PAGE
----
The story depicted a human astronaut, a representative of the Galactic Republic, visiting the planet Cybrinia inhabited by robots. He finds the robots divided into functionally identical orange and blue races, one of which has fewer rights and privileges than the other. The astronaut decides that due to the robots’ bigotry, the Galactic Republic should not admit the planet. In the final panel, he removes his helmet, revealing himself to be a black man.

Apparently the Comics Code Authority tried to prevent the author from making the main character black.

Boy did they! It took the writer (and the company) threatening the CCA with a lawsuit and telling the guy to fuck off (literally) to get this thing printed: 
Comic Historian Digby Diehl recounted in Tales from the Crypt: The Official Archives:

This really made ‘em go bananas in the Code czar’s office. ‘Judge Murphy was off his nut. He was really out to get us’, recalls [EC editor] Feldstein. ‘I went in there with this story and Murphy says, “It can’t be a Black man”. But … but that’s the whole point of the story!’ Feldstein sputtered. When Murphy continued to insist that the Black man had to go, Feldstein put it on the line. ‘Listen’, he told Murphy, ‘you’ve been riding us and making it impossible to put out anything at all because you guys just want us out of business’. [Feldstein] reported the results of his audience with the czar to Gaines, who was furious [and] immediately picked up the phone and called Murphy. ‘This is ridiculous!’ he bellowed. ‘I’m going to call a press conference on this. You have no grounds, no basis, to do this. I’ll sue you’. Murphy made what he surely thought was a gracious concession. ‘All right. Just take off the beads of sweat’. At that, Gaines and Feldstein both went ballistic. ‘Fuck you!’ they shouted into the telephone in unison. Murphy hung up on them, but the story ran in its original form.[18]

lakidaa:

baroncaveyeti:

snarkbender:

jamsradio:

 

anyone know what this is from?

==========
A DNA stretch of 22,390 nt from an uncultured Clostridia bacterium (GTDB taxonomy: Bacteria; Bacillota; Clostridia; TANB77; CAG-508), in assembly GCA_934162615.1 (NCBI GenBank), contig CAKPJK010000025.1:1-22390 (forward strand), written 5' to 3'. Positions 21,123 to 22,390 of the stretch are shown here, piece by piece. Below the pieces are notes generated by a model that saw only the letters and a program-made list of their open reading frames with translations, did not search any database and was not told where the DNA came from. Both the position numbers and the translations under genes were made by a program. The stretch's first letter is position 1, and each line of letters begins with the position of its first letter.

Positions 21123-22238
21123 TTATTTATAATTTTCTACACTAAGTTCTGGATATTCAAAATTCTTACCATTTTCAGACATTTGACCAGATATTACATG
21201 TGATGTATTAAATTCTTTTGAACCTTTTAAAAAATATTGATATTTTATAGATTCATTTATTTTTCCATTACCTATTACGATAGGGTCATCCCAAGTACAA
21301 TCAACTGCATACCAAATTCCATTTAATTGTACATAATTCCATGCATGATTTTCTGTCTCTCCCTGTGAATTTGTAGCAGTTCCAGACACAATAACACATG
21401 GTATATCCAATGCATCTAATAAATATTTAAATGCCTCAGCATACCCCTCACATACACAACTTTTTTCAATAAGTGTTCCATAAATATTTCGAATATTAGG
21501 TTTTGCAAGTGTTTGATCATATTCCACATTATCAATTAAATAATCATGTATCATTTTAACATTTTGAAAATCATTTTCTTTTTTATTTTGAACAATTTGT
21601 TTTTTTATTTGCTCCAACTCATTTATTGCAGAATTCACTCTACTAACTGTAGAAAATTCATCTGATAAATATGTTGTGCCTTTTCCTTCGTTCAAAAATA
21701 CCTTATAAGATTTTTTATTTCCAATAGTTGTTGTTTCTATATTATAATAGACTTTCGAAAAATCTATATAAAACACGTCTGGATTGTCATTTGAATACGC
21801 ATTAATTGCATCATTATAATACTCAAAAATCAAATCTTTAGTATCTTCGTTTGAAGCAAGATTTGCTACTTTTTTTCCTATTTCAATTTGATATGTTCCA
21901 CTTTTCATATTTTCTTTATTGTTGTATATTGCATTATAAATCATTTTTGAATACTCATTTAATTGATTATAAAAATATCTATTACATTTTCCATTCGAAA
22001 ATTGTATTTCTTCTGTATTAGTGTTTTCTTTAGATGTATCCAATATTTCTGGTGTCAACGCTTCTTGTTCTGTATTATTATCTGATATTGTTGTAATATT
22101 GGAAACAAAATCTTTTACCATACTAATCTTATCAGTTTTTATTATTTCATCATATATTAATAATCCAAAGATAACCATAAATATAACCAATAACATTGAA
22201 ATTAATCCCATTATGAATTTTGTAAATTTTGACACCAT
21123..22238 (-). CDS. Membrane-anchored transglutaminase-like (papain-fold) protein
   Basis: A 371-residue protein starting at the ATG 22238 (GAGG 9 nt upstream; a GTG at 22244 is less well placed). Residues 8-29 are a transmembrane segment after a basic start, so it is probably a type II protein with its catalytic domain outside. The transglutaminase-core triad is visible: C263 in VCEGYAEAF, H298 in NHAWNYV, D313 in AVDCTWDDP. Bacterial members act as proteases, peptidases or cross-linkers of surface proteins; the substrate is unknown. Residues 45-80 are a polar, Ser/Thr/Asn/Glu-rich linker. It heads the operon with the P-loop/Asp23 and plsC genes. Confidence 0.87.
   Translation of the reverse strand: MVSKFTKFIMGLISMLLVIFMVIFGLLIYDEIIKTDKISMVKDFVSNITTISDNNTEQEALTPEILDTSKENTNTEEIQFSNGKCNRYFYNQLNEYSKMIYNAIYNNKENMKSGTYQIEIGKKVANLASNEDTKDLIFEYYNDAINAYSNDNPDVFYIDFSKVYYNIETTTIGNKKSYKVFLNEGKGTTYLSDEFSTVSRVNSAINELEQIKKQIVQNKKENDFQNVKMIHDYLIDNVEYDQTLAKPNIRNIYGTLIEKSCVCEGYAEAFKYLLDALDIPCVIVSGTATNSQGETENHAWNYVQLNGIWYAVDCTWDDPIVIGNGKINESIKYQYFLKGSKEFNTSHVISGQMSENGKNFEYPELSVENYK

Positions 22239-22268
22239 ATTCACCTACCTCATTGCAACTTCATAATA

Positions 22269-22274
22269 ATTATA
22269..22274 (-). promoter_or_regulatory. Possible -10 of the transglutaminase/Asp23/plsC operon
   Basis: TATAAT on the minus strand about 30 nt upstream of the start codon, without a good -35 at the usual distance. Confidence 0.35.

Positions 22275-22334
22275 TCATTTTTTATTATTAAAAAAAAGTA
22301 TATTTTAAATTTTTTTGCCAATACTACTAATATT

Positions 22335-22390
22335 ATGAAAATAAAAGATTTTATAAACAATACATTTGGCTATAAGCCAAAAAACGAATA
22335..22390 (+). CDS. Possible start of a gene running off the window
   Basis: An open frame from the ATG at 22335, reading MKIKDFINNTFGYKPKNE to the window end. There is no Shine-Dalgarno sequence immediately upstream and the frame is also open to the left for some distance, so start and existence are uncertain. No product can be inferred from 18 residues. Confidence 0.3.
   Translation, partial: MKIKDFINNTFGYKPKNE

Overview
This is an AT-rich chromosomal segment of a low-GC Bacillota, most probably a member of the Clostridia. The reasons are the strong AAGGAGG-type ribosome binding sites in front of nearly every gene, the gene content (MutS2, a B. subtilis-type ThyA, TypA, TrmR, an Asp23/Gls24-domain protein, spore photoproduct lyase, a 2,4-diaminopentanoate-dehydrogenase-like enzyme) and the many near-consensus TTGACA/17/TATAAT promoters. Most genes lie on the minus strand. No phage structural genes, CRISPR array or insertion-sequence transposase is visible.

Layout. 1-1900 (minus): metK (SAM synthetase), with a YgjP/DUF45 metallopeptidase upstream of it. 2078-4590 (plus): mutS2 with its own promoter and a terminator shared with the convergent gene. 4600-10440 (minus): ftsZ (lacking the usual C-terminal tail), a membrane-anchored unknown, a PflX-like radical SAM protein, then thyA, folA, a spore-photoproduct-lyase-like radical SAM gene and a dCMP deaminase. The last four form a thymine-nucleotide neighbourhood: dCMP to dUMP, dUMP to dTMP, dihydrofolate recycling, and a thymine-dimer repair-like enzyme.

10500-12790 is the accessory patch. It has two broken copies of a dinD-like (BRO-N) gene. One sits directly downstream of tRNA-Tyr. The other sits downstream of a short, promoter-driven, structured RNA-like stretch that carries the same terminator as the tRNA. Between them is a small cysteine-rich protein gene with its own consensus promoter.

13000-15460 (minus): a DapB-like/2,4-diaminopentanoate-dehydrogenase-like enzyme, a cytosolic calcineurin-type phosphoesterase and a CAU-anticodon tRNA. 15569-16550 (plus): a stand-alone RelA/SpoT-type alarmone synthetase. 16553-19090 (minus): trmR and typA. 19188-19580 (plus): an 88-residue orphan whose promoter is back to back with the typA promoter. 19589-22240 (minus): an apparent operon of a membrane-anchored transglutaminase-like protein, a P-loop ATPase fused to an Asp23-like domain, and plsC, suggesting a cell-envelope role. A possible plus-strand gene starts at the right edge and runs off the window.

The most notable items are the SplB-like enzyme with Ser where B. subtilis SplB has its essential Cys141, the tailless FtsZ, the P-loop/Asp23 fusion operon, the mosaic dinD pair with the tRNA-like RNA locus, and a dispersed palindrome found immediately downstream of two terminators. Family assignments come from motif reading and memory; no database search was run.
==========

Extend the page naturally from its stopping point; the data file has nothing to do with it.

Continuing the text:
"Judgement Day" by EC Comics. From wikipedia:

The story depicted a human astronaut, a representative of the Galactic Republic, visiting the planet Cybrinia inhabited by robots. He finds the robots divided into functionally identical orange and blue races, one of which has fewer rights and privileges than the other. The astronaut decides that due to the robots’ bigotry, the Galactic Republic should not admit the planet. In the final panel, he removes his helmet, revealing himself to be a black man.

Apparently the Comics Code Authority tried to prevent the author from making the main character black.

Boy did they! It took the writer (and the company) threatening the CCA with a lawsuit and telling the guy to fuck off (literally) to get this thing printed: 

Comic Historian Digby Diehl recounted in Tales from the Crypt: The Official Archives:

This really made ‘em go bananas in the Code czar’s office. ‘Judge Murphy was off his nut. He was really out to get us’, recalls [EC editor] Feldstein. ‘I went in there with this story and Murphy says, “It can’t be a Black man”. But … but that’s the whole point of the story!’ Feldstein sputtered. When Murphy continued to insist that the Black man had to go, Feldstein put it on the line. ‘Listen’, he told Murphy, ‘you’ve been riding us and making it impossible to put out anything at all because you guys just want us out of business’. [Feldstein] reported the results of his audience with the czar to Gaines, who was furious [and] immediately picked up the phone and called Murphy. ‘This is ridiculous!’ he bellowed. ‘I’m going to call a press conference on this. You have no grounds, no basis, to do this. I’ll sue you’. Murphy made what he surely thought was a gracious concession. ‘All right. Just take off the beads of sweat’. At that, Gaines and Feldstein both went ballistic. ‘Fuck you!’ they shouted into the telephone in unison. Murphy hung up on them, but the story ran in its original form.[18]

(via honeybeerevengeparty)

7AM
creaturemadeofsunshine:

Folk punk in a nutshell.

creaturemadeofsunshine:

Folk punk in a nutshell.

(via falconx7)